Regulatory declarations usually do not receive the same importance as cosmetic product claims and design, but they are essential nonetheless and may invite liability if they are found to be missing from a product package.

The above statement may apply to cosmetics sold all around the word, but is especially true for cosmetics products sold in India because the Indian cosmetics regulator (the State Licensing Authority i.e. SLA for domestically manufactured cosmetics, and the Central Drugs Standards Control Organization i.e. CDSCO for imported cosmetics) does not approve labels at the time of granting marketing authorization (even though it is mandatory to submit a copy of the label at the time of application). It is up to the importers and manufactures of cosmetics products to ensure that mandatory declarations laid down under the Cosmetics Rules, 2020 (“Cosmetics Rules”) and other laws appear on the product’s label.

Omitting any of the compulsory declarations would render the product ‘misbranded’ under the Drugs and Cosmetics Act, 1940 and may have consequences for the manufacturer or importer, ranging from suspension or cancelation of manufacturing license or import registration to criminal prosecution. It may even have consequences for the whole sellers and retailers, as misbranded products are bound to be confiscated without compensation.

In this article, we have described mandatory labelling requirements for sale of cosmetics in India.

Understanding inner label and outer label

Typically, a cosmetic product would have labels on the container (“inner label”), an outer wrapper or box (“outer label”), and sometimes a leaflet containing instructions or additional information.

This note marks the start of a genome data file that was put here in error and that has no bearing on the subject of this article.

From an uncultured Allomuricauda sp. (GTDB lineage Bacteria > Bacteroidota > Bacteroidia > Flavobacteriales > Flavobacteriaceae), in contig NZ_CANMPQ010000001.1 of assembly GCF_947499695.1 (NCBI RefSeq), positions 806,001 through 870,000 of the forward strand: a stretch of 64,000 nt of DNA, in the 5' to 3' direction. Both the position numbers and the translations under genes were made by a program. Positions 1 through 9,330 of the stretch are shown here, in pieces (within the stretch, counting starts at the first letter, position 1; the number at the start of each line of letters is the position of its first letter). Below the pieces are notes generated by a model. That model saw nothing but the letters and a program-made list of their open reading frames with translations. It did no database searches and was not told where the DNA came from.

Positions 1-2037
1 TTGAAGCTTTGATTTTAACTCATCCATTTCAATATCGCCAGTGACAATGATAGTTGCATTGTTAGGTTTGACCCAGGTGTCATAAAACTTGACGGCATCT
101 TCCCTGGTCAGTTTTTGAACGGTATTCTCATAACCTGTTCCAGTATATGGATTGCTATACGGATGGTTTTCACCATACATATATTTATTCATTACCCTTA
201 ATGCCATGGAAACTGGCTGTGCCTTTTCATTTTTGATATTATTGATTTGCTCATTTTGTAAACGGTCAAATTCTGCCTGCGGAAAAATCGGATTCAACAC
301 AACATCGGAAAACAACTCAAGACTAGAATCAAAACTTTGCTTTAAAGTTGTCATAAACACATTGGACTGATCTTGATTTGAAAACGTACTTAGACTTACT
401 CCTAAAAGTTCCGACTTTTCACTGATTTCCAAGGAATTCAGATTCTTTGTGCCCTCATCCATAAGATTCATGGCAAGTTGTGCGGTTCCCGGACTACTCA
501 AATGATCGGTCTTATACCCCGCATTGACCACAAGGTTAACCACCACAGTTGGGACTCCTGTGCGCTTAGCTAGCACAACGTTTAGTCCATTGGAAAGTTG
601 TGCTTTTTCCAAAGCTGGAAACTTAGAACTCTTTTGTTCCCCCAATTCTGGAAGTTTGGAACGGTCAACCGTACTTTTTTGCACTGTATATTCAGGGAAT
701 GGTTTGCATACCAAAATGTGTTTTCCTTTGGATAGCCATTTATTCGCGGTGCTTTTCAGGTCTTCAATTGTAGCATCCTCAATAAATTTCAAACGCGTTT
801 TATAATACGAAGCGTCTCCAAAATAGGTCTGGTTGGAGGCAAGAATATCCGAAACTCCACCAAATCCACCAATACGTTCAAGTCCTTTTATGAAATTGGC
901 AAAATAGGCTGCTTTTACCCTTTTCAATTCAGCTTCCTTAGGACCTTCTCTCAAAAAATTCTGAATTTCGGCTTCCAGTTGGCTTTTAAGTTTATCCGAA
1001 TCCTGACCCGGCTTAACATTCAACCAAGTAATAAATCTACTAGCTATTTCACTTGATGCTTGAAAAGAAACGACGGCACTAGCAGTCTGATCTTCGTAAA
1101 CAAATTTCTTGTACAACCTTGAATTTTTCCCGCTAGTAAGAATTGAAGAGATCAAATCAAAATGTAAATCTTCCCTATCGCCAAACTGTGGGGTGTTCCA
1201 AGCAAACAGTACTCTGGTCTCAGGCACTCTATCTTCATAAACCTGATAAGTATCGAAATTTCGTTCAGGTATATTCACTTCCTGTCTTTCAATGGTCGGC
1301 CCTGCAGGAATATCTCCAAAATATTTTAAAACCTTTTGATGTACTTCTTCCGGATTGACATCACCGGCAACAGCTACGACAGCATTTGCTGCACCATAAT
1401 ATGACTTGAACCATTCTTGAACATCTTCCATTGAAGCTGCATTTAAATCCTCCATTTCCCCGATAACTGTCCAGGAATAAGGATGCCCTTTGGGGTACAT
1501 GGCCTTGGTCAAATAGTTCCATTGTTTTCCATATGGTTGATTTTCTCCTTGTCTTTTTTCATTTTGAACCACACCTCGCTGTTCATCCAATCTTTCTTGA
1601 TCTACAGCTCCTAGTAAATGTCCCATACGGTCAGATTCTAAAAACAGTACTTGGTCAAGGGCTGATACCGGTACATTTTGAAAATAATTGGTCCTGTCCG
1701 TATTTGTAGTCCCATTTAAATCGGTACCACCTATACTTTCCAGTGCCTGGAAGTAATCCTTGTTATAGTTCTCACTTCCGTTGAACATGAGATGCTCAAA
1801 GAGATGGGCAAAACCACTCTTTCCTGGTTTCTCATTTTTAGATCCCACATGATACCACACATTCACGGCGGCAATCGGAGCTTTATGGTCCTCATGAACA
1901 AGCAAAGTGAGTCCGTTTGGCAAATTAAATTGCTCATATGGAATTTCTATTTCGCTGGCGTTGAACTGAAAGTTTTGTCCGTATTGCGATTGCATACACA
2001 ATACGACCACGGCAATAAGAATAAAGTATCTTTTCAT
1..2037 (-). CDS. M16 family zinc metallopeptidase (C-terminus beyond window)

The Cosmetics Rules not only prescribe the declarations but also stipulate the label on which those declarations should appear.

As per the Cosmetics Rules the following declarations must appear on the label or labels specified. If the product has only a single label, all declarations must appear on that label.

Mandatory declarations for cosmetics manufactured in India under Cosmetics Rules, 2020

Inner and Outer labels

The following information needs to appear on label on the container as well as any external packaging.

  • Name of the cosmetic
  • Name of legal manufacturer
  • Complete address of the premises where the cosmetic has been manufactured
  • Use before date/date of expiry.
  • List of ingredients, present in concentration of more than one percent, shall be listed in the descending order of weight or volume at the time they are added, followed by those in concentration of less than or equal to one percent, in any order, and preceded by the words “INGREDIENTS”

Inner or Outer labels

The following information needs to appear on either the inner or outer label.

  • Distinctive batch/lot code* [preceded by “Batch No.”, “B. No”, “Batch”, “Lot No.” or “Lot”]
  • Manufacturing License Number* [preceded by “M”, “M.L. No.”, or “Mfg. Lic. No.”]

It is advisable to include the license number and batch code on the both outer and inner label, as most regulatory authorities check the external label for compliance, but most consumers discard the secondary package upon unboxing.

Only on Outer label:

The following information only needs to appear on the outer label: